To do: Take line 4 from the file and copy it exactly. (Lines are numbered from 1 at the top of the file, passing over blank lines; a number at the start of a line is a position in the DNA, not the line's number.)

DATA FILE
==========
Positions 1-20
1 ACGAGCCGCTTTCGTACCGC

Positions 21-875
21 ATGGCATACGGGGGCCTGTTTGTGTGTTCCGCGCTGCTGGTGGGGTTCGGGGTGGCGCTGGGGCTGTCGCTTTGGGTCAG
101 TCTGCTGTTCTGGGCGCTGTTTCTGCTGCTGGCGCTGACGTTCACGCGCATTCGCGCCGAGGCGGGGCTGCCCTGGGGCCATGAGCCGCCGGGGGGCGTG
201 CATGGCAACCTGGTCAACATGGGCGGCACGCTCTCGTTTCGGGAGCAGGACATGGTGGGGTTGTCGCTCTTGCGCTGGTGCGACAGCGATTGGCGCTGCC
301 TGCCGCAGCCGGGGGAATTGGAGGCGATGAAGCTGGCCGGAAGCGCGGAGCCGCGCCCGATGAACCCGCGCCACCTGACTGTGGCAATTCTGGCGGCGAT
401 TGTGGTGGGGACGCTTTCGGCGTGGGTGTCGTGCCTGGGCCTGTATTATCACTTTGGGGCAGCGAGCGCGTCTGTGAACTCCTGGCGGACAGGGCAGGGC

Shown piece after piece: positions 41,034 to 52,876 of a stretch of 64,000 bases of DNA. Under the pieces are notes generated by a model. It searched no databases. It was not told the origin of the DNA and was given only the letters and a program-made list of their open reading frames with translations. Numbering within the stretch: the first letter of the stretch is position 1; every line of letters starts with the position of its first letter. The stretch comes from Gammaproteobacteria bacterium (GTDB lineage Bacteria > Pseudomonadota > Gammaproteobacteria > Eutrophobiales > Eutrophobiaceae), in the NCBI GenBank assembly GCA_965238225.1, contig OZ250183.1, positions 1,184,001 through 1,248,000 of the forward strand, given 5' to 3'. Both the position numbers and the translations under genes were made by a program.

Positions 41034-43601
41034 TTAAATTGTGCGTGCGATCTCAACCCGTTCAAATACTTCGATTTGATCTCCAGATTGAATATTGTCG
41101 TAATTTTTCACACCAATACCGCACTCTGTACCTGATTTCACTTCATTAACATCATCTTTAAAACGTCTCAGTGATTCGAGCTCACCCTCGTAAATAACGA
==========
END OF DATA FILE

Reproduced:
21 ATGGCATACGGGGGCCTGTTTGTGTGTTCCGCGCTGCTGGTGGGGTTCGGGGTGGCGCTGGGGCTGTCGCTTTGGGTCAG